Leo Varadkar’s ‘high-risk Brexit strategy’ exposed as opposition looms
Mr Varadkar was humiliated in the Irish general election earlier this month when Fine Gael fell into third place behind its rivals Fianna Fail and Sinn Fein. After nine years in power, Fine Gael is likely to be heading into opposition after refusing to go into coalition with Sinn Fein. Mr Varadkar emphasised only this week that the “onus” was on Fianna Fail and Sinn Fein to form a government after the election’s three-way split.
Mr Varadkar took over the role of Taoiseach when Enda Kenny stepped down in 2017. His legacy will be the Brexit negotiations – which has since been dubbed “high-risk” – as Dublin was pulled into the heart of the negotiations over the Irish border.
Writing in the New Statesman back in September, Professor Brendan Simms said: “When initial attempts to establish clarity about the overall EU-UK relationship failed, the Dublin government embarked on a high-risk strategy.
“The Taoiseach Leo Varadkar announced that he would not ‘design a border’ for Britain.
“Instead, he persuaded Brussels to demand that whatever economic arrangements the UK chose after Brexit would not ‘force’ the Irish to erect a customs boundary on the border to ‘defend’ the single market.”
Mr Simms explained that this was a “political” move rather than one motivated by the economy.
He continued: “The EU made this demand partly because it could not conceive of any other way of avoiding a border, partly to prevent the British from using Northern Ireland as a way back into the single market, and partly to box them in during the negotiations.”
He added: “It represented a major ordering demand of the EU over the UK – exactly the sort of thing Brexit was designed to avoid.”
Mr Simms claimed that Mr Varadkar “appeared to have played a blinder”, while strengthening the Irish hand and showing clearly that Ireland’s loyalties lay with the EU.
The historian continued: “Varadkar appeared smiling at a press conference with Juncker, who was brandishing a card from a family in Dublin that stated, as it subsequently emerged, that ‘for the first time ever Ireland is stronger than Britain’.”
Former President of the European Commission, Jean-Claude Juncker was one of the key figures who believed that Britain could not strike a deal with the EU by the-then Brexit deadline of October 31.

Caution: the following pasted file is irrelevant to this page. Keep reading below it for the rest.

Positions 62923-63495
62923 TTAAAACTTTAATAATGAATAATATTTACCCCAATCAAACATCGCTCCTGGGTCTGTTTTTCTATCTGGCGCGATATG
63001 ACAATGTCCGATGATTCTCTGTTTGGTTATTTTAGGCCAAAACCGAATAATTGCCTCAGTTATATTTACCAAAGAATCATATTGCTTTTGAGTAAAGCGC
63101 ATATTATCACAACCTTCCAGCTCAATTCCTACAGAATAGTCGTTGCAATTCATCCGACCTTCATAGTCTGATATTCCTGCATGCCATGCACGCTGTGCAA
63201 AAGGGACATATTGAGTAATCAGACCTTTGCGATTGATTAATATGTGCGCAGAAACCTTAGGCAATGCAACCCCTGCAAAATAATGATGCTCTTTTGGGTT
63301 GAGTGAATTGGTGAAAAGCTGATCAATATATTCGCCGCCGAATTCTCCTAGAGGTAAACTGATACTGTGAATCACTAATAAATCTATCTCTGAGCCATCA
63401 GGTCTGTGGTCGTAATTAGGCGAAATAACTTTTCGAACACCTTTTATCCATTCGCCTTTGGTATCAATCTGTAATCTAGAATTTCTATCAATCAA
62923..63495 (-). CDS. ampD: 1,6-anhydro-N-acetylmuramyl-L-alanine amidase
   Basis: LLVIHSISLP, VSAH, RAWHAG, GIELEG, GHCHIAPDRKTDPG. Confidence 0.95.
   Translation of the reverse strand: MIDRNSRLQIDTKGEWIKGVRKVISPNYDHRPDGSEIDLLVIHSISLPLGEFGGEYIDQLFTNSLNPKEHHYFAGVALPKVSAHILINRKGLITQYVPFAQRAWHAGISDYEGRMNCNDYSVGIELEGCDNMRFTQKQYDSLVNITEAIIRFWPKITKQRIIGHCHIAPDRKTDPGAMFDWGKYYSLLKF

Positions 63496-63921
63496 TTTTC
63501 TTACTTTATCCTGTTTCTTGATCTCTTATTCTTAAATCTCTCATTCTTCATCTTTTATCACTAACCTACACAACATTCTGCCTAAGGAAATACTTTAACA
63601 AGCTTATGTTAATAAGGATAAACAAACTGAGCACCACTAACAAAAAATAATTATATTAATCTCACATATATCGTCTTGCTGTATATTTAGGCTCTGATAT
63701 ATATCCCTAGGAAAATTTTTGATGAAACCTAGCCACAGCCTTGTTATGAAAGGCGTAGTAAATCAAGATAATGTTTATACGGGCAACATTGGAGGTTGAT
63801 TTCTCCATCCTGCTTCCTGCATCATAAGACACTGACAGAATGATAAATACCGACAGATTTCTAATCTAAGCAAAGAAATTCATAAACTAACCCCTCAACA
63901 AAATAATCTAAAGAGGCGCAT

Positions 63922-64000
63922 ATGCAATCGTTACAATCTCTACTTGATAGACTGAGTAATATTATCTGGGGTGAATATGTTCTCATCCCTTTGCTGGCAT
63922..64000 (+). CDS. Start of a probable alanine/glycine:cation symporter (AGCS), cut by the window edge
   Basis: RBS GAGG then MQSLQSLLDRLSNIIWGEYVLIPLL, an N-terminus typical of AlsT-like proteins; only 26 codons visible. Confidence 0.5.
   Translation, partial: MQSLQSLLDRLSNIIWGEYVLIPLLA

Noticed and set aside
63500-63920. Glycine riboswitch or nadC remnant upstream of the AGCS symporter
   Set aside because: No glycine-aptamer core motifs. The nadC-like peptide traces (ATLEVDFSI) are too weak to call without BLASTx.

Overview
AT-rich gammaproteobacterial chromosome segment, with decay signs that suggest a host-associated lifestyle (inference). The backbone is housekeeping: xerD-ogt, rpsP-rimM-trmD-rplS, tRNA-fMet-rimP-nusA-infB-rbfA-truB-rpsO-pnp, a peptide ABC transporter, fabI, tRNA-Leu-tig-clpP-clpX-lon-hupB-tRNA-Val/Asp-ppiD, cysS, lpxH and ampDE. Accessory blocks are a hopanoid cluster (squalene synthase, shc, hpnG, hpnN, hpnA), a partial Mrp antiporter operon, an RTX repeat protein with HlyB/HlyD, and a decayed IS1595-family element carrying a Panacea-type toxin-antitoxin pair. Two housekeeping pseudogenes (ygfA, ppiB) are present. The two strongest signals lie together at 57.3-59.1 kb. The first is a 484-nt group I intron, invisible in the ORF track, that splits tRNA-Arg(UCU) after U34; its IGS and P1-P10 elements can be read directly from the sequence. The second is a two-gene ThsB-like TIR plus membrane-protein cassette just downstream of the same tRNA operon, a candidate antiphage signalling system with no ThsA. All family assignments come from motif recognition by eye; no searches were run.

Mr Simms claimed Mr Varadkar’s decision even increased talk of a united Ireland.
The historian did point out that Dublin and Brussels could only “win” the Brexit battle if the UK stayed in the customs union, or if there was a border in the Irish Sea.
If there was a customs boundary along the Irish border the EU would ultimately have lost.
He said through Mr Varadkar’s tactics, Dublin had “carried off the ultimate act of cherry-picking”, by ensuring “the previous pattern of Anglo-Irish geopolitics seemed to have been reversed”.
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Mr Johnson has since settled on the Irish border in the sea to resolve the impasse – arguably meaning Mr Varadkar “won” the Brexit debate.
Yet when Mr Varadkar called a snap general election in February, many believed it was too many months after his Brexit deal for him to reap its rewards.
Indeed, even his own seat was at risk – it was not until the fifth vote that it was revealed he would be able to continue on as a TD.
Writing in The Spectator last week, commentator Brendan O’Neill said that Mr Varadkar had actually paid the price for banging the “Brexit-loathing drum” in the Irish election.
He explained: “Varadkar’s attempt to make the election about Brexit – and about his apparently brave efforts to frustrate Brexit – fell spectacularly flat.”
The commentator tore into the outgoing Taoiseach’s focus on Brexit and the EU, and claimed “he turned Ireland into little more than a battering ram against Brexit” rather than looking into domestic issues.
According to a poll conducted by Ipsos/MRBI only one percent of voters were focused on Brexit in this election – which meant Mr Varadkar’s efforts back in October amounted to very little at the ballot box.
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